Warm Southern Breeze

"… there is no such thing as nothing."

KFC & Coke with the New York Yankees! Honestly?

Posted by Warm Southern Breeze on Tuesday, May 24, 2011

In an earlier entry, I had opined about why someone might want to work for Huntsville Hospital. As I had also noted, a related search term that led to this blog – “Why do you want to work at Huntsville Hospital” – was my source of inspiration for that particular entry.

In this entry, what I would like to do is to further define some standards and terms used to describe honesty, and then ask some critical questions about behavior those terms may describe.

Doubtless, there are numerous terms that can be used to describe one’s particular ability to tell truth. Among them are honesty, veracity, forthrightness (I really like that one), candor, accuracy, fidelity, constancy, certainty, factual, actuality, original, reality, verity, veracity, indisputable, uprightness, candid, and more.

And yet, for all the words that we use to describe truth, the question often remains whether we are truthful when we are not always forthcoming with ALL information.

For example, is it absolutely necessary to give every minute detail of every event in order to be truthful?

To answer that question, let’s consider the question “Which Major League Baseball team has won the most World Series?”

Perhaps the most straightforward answer would be “The New York Yankees.”

Another truthful answer would be, “the only team with 27 wins.”

Another truthful answer would be “the only team to have appeared in the series 40 times.”

Another truthful answer would be “the only team to have won five consecutive series.”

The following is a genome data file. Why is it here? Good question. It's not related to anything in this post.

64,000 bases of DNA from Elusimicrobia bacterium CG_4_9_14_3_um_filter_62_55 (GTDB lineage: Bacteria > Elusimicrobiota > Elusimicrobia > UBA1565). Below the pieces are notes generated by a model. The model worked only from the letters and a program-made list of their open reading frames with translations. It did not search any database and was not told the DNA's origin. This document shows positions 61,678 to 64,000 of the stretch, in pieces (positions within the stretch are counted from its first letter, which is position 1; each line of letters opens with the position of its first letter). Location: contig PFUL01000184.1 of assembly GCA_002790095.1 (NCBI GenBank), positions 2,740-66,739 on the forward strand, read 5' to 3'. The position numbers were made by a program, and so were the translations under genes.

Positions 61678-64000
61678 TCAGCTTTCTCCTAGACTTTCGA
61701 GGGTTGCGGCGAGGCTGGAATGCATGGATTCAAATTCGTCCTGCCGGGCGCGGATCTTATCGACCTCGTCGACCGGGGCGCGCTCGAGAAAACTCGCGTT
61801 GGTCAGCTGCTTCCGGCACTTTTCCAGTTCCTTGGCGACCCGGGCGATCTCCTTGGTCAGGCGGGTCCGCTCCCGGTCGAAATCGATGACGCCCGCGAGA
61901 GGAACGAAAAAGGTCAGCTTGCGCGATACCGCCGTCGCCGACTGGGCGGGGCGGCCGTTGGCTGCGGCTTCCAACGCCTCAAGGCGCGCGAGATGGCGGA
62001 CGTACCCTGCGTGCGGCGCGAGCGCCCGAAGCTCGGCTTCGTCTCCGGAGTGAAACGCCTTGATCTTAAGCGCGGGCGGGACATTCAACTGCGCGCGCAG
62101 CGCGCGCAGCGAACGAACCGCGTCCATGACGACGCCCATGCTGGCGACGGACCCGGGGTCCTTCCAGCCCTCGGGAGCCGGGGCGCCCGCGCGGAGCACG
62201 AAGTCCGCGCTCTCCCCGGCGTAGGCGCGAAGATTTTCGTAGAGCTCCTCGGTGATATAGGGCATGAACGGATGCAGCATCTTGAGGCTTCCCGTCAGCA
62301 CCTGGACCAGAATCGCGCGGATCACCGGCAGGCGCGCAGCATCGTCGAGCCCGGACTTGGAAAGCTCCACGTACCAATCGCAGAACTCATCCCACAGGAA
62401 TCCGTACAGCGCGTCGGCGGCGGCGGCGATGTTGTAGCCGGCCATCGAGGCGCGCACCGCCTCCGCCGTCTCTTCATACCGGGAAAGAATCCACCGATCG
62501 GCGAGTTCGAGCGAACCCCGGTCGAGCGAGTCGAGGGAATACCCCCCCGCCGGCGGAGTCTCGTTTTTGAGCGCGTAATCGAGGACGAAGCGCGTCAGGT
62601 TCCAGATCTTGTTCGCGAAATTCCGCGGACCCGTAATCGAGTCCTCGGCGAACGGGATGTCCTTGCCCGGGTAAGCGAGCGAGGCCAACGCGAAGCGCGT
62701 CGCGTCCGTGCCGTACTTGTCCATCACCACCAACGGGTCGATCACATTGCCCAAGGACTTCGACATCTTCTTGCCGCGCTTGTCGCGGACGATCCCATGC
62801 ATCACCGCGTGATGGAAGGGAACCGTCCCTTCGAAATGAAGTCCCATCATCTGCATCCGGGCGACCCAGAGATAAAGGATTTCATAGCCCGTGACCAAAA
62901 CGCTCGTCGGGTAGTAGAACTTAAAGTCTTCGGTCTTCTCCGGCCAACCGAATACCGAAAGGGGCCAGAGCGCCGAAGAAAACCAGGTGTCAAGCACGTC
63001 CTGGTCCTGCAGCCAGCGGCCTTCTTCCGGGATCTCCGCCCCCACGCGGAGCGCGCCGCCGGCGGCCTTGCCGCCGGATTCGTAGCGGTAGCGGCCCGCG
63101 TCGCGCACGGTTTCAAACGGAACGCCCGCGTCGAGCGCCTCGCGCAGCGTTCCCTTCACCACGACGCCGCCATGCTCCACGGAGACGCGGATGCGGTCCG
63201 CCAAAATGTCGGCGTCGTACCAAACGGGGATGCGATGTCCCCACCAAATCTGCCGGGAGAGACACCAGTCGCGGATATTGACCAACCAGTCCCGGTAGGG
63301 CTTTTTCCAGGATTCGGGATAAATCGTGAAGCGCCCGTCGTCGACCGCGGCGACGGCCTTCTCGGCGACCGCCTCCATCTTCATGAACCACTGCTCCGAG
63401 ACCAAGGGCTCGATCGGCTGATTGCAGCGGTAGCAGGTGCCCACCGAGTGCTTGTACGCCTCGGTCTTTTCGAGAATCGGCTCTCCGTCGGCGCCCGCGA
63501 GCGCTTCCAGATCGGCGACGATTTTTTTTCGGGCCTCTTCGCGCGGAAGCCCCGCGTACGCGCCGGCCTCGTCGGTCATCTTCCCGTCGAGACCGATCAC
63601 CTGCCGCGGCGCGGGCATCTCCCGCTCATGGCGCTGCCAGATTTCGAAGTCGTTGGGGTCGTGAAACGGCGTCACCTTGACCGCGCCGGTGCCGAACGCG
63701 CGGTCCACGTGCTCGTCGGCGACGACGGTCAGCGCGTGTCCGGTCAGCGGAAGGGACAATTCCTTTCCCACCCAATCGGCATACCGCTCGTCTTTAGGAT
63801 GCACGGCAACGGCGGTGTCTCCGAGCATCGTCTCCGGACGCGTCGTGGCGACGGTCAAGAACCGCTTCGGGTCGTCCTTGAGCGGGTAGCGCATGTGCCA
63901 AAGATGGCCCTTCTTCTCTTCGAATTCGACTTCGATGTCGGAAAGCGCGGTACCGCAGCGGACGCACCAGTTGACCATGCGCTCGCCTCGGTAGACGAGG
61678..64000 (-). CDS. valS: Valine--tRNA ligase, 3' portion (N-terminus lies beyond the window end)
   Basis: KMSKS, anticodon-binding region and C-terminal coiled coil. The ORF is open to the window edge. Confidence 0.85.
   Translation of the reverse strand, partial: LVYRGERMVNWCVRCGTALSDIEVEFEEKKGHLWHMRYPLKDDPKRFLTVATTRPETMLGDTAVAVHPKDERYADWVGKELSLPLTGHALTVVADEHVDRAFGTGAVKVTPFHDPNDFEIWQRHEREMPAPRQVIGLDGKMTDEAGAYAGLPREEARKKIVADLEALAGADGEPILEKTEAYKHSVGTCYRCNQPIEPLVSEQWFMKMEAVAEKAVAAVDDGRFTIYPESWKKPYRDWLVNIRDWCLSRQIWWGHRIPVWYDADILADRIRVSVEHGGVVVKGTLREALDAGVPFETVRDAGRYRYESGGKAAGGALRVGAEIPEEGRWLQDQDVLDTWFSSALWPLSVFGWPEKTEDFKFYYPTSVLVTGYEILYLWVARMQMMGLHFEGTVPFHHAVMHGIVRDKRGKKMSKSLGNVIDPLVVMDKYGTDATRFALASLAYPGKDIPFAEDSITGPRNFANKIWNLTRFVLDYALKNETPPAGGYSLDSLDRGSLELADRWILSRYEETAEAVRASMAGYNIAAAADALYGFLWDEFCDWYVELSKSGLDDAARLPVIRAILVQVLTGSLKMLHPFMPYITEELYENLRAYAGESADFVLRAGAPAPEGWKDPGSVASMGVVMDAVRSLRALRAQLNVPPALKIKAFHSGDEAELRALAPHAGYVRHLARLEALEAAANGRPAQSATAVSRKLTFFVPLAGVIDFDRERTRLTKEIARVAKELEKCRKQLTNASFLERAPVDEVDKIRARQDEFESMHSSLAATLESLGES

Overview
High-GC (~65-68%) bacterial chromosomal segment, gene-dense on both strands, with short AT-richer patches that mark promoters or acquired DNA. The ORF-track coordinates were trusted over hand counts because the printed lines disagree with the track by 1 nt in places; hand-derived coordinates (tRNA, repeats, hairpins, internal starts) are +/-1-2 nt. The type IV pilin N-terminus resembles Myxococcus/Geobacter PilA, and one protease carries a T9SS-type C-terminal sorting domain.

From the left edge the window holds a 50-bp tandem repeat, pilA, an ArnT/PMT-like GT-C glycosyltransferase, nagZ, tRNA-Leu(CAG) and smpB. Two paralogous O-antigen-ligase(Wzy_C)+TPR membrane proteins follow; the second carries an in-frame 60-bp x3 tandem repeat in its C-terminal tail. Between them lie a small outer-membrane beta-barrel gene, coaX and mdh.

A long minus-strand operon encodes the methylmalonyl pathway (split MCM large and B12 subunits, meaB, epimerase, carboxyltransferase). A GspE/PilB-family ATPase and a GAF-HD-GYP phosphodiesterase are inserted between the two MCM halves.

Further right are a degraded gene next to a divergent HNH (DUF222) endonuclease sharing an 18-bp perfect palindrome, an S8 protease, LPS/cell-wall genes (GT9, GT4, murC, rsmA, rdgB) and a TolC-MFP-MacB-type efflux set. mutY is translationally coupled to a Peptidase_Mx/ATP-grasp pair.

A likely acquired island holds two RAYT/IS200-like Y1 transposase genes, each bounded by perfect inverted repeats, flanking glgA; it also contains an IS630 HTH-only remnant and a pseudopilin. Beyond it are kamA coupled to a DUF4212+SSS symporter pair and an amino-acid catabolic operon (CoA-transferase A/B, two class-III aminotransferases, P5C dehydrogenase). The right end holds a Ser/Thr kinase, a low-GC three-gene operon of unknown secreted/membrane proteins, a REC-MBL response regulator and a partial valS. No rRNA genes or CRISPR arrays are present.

Or, “the same team that won every series from 1949 – ’53.”

Yet another truthful – albeit lengthy – answer would be to give details of the games 27 years of wins by the Yankees.

Those are all truthful answers, some more detailed than others.

And, so how does this baseball analogy relate to honesty? Honestly, it may not relate very well, but it serves a purpose, which is to identify that by answering facts one can be truthful without being deceptive. What if, for example, you couldn’t remember the name of the team, but you could remember the aforementioned facts? Would it be dishonest to say that you don’t know (or recollect) the team’s name, but that you did know those certain facts?

Why, of course not!

What about secrets?

National security depends upon secrets. The success of some businesses depend upon one or more trade secrets, which has legal definition under 18 U.S.C. § 1839(3) (A), (B) (1996), and has three parts: (1) information; (2) reasonable measures taken to protect the information; and (3) which derives independent economic value from not being publicly known.”